I absolutely love my iPad. My two-year old loves it more, thanks to some of the interactive storybook apps we’ve installed on it. So I decided to speak with some of the pioneers in this new realm of book publishing to find out how and why they jumped into what could be the future of books.
I spoke with Nick Bonomo, co-founder of Siena Entertainment, and his head of business development, Keith Lewis. In October of 2009, Nick and his business partner, Justin James, launched their StoryChimes line of storybook apps for the iPhone, iPodTouch, and iPad.
The idea for this product line came to them during a dinner conversation in late June 2009, when Nick’s mom wanted to find a new way to promote the children’s book she’d recently published. Nick suddenly thought of the comic-book reader app he had on his phone and the rest was history.
“I’m going to take your book,” Nick told his mother. “I’m going make interactive, shrink it down for the iPhone, and we’re going to charge a buck for it.”
His mom’s response: “What’s an iPhone?”
Nick called his partner Justin, who said, “That’s a really cool idea. How are we going to do that?”
A week and half later, they had a beta. At the time, they had a couple of big competitors, but they were confident that they could create a better product. Rather than using straight narration, they thought a storybook app should be more like a performance, so they inserted different character voices, sound effects, music, and other features into the experience. It didn’t take long for them to realize that what they were doing was more than just one book. They were going to make a business out of it.
Their inspiration for the name StoryChimes came from the read-along books they had as kids, the ones that came with a record and used a chime to indicate when it was time to turn the page. I can still remember my own Empire Strikes Back record book, which preceded the days when you could pop a favorite movie into the DVD player. I memorized every word.
In order to launch with more than one book on their list, they tapped into the public domain and adapted a number of stories to their format.
“It became very exciting,” says Nick. “To really create an interactive reading experience that is different from an actual book yet retains that tactile feel because you can turn the pages virtually.”
Nick, Keith, and Justin are all fathers. “It all became about literacy and how we can encourage our own kids to read. It became important on a whole other level as a parent to provide an alternative form of entertainment that’s more educational.”
Of his two co-workers, Keith says: “These guys are creative. Nick understands content and how to really make it jump out. And Jay [Justin] is a fantastic graphic artist and has a great eye for that. We think that’s what differentiates StoryChimes from other markets out there.”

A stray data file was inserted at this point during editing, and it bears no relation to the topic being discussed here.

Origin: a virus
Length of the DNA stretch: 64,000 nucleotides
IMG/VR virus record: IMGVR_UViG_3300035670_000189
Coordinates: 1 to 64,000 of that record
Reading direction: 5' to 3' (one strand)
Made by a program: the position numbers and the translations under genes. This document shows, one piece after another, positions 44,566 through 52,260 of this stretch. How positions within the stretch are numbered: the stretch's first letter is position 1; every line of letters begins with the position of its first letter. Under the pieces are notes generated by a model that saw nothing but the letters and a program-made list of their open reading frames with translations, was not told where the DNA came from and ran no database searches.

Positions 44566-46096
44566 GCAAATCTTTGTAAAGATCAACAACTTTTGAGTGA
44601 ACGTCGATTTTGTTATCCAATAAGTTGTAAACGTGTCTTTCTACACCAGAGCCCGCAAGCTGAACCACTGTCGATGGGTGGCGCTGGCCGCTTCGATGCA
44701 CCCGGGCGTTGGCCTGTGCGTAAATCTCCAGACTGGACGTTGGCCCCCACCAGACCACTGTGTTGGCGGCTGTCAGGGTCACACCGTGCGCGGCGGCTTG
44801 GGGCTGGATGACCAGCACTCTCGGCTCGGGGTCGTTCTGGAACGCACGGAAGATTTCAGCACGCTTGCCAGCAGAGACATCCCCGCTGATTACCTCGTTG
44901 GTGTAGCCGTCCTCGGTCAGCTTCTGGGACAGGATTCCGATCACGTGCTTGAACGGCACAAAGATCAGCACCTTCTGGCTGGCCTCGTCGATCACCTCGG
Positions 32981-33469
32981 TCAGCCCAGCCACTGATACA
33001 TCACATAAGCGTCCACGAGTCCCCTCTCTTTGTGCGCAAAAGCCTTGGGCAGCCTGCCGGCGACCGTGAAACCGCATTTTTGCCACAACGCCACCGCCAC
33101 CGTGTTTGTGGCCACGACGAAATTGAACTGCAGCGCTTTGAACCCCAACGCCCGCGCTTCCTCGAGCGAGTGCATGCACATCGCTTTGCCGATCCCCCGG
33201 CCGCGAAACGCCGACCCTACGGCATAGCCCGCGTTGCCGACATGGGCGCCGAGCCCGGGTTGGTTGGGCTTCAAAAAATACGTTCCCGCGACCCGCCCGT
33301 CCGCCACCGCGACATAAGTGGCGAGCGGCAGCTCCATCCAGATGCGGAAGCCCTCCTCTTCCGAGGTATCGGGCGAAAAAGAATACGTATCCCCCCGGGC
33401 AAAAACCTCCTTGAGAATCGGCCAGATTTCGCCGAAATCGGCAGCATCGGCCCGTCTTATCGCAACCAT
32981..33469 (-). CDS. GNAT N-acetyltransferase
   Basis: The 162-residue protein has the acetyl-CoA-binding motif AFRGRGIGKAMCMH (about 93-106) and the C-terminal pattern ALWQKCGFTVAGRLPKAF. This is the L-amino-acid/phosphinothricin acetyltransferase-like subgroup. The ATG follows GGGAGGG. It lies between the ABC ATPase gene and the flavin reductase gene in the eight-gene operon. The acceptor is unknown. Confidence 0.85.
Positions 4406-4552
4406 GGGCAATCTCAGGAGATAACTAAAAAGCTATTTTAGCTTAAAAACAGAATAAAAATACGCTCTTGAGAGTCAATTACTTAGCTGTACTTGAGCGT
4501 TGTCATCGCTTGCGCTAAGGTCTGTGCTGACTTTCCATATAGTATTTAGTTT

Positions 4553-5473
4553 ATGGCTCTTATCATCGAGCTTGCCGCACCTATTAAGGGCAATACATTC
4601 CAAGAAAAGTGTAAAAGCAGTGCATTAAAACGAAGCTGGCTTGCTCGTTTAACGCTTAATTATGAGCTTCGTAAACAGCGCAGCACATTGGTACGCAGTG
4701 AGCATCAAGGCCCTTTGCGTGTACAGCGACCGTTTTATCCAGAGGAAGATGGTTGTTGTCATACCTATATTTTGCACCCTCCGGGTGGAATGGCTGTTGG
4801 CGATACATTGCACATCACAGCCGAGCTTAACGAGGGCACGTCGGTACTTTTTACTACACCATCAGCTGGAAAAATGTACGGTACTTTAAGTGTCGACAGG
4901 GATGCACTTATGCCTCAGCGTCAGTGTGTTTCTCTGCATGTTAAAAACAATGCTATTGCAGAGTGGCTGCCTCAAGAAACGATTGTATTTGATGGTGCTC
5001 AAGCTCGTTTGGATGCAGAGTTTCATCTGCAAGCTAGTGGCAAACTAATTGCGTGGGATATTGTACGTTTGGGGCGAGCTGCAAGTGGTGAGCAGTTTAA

The Book App Business Model
The first question that popped into my head when I visited their website was how do they make a profit by selling books at just 99 cents each? Their answer: Selling apps is all about volume, about lowering the barrier for entry into the marketplace.
They also believe that because they’re a relatively unknown publisher, the 99 cent threshold is crucial for encouraging readers to make the purchase. They’re also integrating some interactive games and supporting apps to their books to increase their value, while also taking care to limit the distractions and keep the focus on reading.
Though StoryChimes are currently only available through iTunes, they say they’re about two-and-a-half months away from launching on Android.
With just the three of them on staff, they heavily depend on freelance help for their production process. “We’re positioned in what we call the ‘new economy.’ We freelance most of our work – for now. At some point, we’ll bring some people in-house, but right now it’s about networking and finding good people who to want do the work on a work-for-hire or freelance basis.”
Nick says that they currently have a network of seven or eight freelance illustrators who add a diverse look to their book line, but StoryChimes has been “slow to expand that circle because if we get someone we like, we want to use them again.”
As their brand has grown over the past few months, authors from around the world have contacted them about submissions. Unlike some of the other book app developers I’ve encountered in my research, StoryChimes doesn’t charge authors an upfront fee to produce a book. They’re also working with a number of independent publishers to convert some of their titles to this new format.
I firmly believe that iPad/iPhone book app developers like StoryChimes will play a big part in the future of publishing. Though many in the publishing industry are wringing their hands, I think it’s an extremely exciting time.
Have you introduced your iPhone or iPad to your child? What are some of their favorite book apps?